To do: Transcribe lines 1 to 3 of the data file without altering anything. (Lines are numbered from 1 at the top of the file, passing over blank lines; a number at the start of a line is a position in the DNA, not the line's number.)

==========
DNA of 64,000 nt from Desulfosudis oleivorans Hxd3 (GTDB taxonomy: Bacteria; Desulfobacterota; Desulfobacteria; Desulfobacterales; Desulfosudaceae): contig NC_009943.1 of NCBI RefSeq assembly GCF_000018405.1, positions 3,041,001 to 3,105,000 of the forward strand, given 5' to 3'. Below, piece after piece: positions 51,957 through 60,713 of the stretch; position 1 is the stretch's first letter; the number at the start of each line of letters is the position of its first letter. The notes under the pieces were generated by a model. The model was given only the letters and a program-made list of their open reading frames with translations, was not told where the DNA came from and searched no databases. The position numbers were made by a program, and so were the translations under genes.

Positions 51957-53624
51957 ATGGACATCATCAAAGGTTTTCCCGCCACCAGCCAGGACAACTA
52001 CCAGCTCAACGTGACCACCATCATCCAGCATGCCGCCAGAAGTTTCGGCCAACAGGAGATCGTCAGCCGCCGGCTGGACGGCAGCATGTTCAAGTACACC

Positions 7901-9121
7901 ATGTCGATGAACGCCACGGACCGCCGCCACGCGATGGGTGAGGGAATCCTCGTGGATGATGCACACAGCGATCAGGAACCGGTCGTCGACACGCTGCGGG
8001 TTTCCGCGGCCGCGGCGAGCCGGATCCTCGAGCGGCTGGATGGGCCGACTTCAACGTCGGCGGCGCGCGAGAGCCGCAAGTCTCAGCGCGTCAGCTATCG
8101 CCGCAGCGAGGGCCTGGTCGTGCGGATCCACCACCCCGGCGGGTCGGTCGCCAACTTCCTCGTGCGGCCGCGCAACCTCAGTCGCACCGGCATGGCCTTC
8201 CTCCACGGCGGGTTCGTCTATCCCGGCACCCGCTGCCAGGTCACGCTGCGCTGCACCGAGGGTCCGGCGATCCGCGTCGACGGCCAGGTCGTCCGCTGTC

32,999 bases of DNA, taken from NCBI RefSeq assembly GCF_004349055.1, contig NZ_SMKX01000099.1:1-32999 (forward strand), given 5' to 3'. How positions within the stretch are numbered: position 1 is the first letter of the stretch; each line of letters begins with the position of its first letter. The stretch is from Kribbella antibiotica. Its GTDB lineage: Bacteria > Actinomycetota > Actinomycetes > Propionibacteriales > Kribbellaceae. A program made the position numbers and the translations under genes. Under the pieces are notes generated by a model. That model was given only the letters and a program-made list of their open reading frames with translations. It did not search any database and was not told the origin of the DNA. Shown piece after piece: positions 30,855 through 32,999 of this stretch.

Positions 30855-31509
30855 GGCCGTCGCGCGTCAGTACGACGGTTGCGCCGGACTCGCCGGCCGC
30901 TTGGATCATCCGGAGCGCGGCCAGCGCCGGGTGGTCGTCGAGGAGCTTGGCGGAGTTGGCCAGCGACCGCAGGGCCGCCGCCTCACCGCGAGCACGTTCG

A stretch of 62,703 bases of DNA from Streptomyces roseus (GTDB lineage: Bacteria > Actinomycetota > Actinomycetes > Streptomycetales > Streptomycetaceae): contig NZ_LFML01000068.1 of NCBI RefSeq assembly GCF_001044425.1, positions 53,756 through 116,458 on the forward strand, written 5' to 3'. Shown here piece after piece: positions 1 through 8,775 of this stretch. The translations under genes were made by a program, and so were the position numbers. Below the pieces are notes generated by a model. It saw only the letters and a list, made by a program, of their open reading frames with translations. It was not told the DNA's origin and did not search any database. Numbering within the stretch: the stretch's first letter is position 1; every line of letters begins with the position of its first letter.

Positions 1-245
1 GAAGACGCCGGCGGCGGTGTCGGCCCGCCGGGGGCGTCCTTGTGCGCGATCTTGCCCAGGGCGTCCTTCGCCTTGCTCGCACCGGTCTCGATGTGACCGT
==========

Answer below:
DNA of 64,000 nt from Desulfosudis oleivorans Hxd3 (GTDB taxonomy: Bacteria; Desulfobacterota; Desulfobacteria; Desulfobacterales; Desulfosudaceae): contig NC_009943.1 of NCBI RefSeq assembly GCF_000018405.1, positions 3,041,001 to 3,105,000 of the forward strand, given 5' to 3'. Below, piece after piece: positions 51,957 through 60,713 of the stretch; position 1 is the stretch's first letter; the number at the start of each line of letters is the position of its first letter. The notes under the pieces were generated by a model. The model was given only the letters and a program-made list of their open reading frames with translations, was not told where the DNA came from and searched no databases. The position numbers were made by a program, and so were the translations under genes.

Positions 51957-53624
51957 ATGGACATCATCAAAGGTTTTCCCGCCACCAGCCAGGACAACTA